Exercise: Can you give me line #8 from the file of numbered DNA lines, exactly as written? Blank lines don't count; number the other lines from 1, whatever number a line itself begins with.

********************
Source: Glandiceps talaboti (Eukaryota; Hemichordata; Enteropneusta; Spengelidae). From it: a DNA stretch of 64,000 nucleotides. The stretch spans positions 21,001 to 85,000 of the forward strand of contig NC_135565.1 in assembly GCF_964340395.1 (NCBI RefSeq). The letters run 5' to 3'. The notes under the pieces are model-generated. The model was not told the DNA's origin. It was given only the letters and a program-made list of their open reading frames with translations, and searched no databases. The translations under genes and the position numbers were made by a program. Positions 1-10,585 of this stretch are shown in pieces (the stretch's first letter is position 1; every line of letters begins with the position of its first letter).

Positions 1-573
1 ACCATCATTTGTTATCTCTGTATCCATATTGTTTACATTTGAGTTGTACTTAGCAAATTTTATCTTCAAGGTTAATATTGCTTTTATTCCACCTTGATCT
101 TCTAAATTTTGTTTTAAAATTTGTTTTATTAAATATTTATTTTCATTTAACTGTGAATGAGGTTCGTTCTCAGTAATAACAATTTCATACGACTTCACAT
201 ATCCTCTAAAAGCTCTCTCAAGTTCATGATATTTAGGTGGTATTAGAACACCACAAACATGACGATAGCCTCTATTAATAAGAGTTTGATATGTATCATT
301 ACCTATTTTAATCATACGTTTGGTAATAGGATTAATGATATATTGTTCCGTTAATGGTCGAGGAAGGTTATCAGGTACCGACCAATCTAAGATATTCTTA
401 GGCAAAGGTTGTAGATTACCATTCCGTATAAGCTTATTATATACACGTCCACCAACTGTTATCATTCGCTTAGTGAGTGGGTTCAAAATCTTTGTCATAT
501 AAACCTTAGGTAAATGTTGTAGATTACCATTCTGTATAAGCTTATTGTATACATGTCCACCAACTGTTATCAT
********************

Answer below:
501 AAACCTTAGGTAAATGTTGTAGATTACCATTCTGTATAAGCTTATTGTATACATGTCCACCAACTGTTATCAT